US election first take

US election first take
  • Investment Insight
  • 3 minute read

What is happening?

The election outcome is turning out to be much tighter than polls predicted. So far, the Democrats have 238 Electoral College votes and the Republicans 213. Of the eight states still to declare at the time of writing, six are swing states with 84 votes still up for grabs. Pennsylvania is likely to be the deciding state, with 20 Electoral College votes. As well as the presidential election, US voters have also been electing members of Congress. The likely outcomes are a slim Democrat majority in the House with a Republican Senate, or a Republican win in both chambers.

Why is it taking so long?

Because the race is so tight, more of the state votes matter. Secondly, in many states, ballots must be postmarked on the day of the election but can arrive some days later, delaying the count. This applies to Pennsylvania.

When will we know the outcome?

At the time of writing, some states have announced that they have stopped the overnight count to take a break. We can expect states to declare late on Wednesday and possibly through to Friday, assuming no recounts. States usually have until 8th December to resolve election disputes ahead of the Electoral College meeting on 14th December. President Trump has already said he will take the election to the Supreme Court, which is Republican leaning. Such a dispute could delay the electoral process further still. The first day of the new congress is 3rd January and the new presidential term begins on 20th January, which allows some time.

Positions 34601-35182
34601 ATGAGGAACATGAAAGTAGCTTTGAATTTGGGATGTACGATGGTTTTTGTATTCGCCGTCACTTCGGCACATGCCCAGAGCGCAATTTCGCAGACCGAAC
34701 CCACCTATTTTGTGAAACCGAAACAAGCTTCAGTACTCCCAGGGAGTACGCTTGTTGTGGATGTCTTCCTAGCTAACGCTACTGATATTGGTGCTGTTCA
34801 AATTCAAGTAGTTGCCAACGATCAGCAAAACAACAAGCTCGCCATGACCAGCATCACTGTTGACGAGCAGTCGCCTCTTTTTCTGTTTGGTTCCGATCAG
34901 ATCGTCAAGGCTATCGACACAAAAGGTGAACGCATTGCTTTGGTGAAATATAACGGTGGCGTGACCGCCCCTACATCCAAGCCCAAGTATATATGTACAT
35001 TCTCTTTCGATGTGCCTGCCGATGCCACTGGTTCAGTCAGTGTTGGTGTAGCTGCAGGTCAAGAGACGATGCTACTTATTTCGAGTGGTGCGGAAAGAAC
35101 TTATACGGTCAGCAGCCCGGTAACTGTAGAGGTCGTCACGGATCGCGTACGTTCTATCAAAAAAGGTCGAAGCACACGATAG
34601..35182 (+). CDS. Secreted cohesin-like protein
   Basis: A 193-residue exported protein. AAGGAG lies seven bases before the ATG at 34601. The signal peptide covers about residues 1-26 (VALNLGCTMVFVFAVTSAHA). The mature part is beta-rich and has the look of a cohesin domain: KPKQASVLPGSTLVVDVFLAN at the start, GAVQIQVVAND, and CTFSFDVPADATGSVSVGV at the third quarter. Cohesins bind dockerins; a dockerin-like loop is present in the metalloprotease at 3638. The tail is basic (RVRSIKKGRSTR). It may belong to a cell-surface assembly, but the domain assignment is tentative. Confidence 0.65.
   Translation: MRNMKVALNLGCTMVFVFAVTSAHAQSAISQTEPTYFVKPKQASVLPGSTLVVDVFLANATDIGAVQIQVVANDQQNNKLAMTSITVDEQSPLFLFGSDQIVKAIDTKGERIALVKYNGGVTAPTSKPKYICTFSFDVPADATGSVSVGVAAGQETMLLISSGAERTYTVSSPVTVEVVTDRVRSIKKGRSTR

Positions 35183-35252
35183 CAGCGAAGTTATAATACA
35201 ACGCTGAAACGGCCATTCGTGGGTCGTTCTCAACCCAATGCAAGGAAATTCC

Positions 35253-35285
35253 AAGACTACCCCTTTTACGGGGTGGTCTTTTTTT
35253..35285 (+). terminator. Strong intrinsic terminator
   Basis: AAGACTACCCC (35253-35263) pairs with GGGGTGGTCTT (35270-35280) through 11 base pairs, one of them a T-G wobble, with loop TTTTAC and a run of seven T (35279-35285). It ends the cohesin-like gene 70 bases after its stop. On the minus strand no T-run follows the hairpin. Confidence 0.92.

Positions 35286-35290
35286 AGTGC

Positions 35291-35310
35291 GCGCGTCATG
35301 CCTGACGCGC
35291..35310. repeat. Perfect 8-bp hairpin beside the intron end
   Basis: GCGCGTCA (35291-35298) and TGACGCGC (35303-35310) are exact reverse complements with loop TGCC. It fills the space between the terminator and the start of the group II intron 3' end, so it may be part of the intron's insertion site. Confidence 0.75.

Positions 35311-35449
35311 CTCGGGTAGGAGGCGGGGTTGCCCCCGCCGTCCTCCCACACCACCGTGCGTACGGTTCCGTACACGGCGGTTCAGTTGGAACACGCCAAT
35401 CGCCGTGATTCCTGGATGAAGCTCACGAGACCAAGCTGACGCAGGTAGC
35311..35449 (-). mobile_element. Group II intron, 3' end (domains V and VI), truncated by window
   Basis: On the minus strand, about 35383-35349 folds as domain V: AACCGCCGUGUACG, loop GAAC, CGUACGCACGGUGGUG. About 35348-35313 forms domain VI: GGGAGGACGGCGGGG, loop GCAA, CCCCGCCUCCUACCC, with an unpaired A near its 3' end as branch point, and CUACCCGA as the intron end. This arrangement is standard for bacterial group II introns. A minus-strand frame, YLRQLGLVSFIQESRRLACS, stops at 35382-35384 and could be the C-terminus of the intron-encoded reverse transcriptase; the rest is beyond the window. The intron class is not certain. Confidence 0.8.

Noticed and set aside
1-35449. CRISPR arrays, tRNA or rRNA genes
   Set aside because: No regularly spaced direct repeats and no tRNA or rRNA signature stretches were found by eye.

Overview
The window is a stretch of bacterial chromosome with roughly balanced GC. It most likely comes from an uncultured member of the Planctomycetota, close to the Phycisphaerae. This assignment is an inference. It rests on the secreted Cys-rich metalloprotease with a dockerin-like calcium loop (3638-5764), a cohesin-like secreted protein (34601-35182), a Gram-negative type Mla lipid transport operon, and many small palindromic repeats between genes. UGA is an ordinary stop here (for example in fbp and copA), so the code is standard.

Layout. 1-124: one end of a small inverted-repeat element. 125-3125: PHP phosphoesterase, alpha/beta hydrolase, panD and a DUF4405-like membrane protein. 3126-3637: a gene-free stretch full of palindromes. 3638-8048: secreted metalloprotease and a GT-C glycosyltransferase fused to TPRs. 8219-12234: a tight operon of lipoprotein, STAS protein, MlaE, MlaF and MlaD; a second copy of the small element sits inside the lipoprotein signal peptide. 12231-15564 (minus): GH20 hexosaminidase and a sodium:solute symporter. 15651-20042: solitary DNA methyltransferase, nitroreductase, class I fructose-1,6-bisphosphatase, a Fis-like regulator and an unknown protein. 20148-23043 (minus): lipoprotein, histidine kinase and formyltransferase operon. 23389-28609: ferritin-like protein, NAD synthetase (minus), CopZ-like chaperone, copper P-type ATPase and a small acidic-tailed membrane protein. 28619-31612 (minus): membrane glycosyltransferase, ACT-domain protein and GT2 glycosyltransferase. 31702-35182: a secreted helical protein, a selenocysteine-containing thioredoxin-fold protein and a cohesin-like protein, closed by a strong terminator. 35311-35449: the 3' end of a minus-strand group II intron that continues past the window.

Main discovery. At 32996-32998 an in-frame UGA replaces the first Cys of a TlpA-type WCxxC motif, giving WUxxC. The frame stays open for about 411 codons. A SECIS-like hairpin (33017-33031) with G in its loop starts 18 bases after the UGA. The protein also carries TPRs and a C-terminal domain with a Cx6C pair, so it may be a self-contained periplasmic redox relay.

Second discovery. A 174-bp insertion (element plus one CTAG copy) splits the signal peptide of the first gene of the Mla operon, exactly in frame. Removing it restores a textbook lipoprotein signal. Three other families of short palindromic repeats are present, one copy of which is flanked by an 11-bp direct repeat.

What does the delay mean?

Because the usual electoral process is slow, with months between Election Day and the new presidential term, the delay may not disrupt policy action. For now, a slow election is weighing on market sentiment marginally, but the procedure is not yet disorderly. A long and hostile delay could result in a febrile environment nationally and potentially unrest in the streets.

What about a Republican Senate?

Ahead of Election Day, markets had been pricing in further fiscal support to replace the initial measures, which expired in July.
A “blue wave” (Democrat win in both houses) could have delivered sizable spending increases of $5-8trn, but this now looks unlikely as a Republican Senate could block Democrat spending bills. If the Republicans win both houses, we may expect stimulus, but total spending is likely to be lower and its overall impact on the economy may be narrower in scope. A Republican Senate is also likely to block tightening of regulation in energy, financial and healthcare sectors, and prevent tax increases.

What does this mean for markets?

The timing is unfortunate – Election Day coincides with weakening economic data and a worsening health situation with regards to the pandemic. Disappointment at the fact that fiscal expansion will be limited for now is likely to translate into a strengthening of the US dollar, which may have the effect of tightening global liquidity conditions modestly. Expectation of a cyclical bounce may moderate based on less fiscal stimulus and a less aggressive health policy.

Conclusion

The election outcome may not be known for some days yet. A decisive win either way would have been more favourable for markets in the short term and, with economic recovery slowing and stimulus ended in July, investors are keen to see a new package agreed. We will continue to monitor the path to that stimulus package.

 

Important information

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